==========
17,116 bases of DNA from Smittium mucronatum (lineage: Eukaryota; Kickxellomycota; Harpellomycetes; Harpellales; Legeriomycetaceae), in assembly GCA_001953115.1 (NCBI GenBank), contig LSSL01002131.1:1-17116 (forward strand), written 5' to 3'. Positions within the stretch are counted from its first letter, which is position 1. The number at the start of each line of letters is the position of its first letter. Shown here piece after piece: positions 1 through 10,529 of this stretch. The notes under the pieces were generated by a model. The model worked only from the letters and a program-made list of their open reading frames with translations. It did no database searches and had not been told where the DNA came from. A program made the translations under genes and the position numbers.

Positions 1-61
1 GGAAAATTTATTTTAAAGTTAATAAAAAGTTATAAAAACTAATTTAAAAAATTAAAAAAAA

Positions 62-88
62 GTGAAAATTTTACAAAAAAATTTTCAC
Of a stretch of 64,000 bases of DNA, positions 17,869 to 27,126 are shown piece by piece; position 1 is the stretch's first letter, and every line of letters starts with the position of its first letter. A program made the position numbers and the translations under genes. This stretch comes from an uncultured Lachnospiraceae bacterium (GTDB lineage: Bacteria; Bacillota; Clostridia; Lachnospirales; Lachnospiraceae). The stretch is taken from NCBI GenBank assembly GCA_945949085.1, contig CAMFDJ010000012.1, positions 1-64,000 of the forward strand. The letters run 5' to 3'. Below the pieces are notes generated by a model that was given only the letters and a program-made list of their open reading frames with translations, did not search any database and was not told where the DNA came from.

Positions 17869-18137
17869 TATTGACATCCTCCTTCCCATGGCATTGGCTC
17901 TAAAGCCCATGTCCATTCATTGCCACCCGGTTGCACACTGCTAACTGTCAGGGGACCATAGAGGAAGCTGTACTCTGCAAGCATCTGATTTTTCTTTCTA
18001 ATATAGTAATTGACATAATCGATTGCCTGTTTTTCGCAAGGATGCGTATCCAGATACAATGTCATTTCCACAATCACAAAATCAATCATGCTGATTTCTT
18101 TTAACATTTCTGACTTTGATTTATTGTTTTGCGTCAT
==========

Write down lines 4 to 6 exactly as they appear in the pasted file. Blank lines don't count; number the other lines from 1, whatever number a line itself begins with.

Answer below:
Positions 62-88
62 GTGAAAATTTTACAAAAAAATTTTCAC
Of a stretch of 64,000 bases of DNA, positions 17,869 to 27,126 are shown piece by piece; position 1 is the stretch's first letter, and every line of letters starts with the position of its first letter. A program made the position numbers and the translations under genes. This stretch comes from an uncultured Lachnospiraceae bacterium (GTDB lineage: Bacteria; Bacillota; Clostridia; Lachnospirales; Lachnospiraceae). The stretch is taken from NCBI GenBank assembly GCA_945949085.1, contig CAMFDJ010000012.1, positions 1-64,000 of the forward strand. The letters run 5' to 3'. Below the pieces are notes generated by a model that was given only the letters and a program-made list of their open reading frames with translations, did not search any database and was not told where the DNA came from.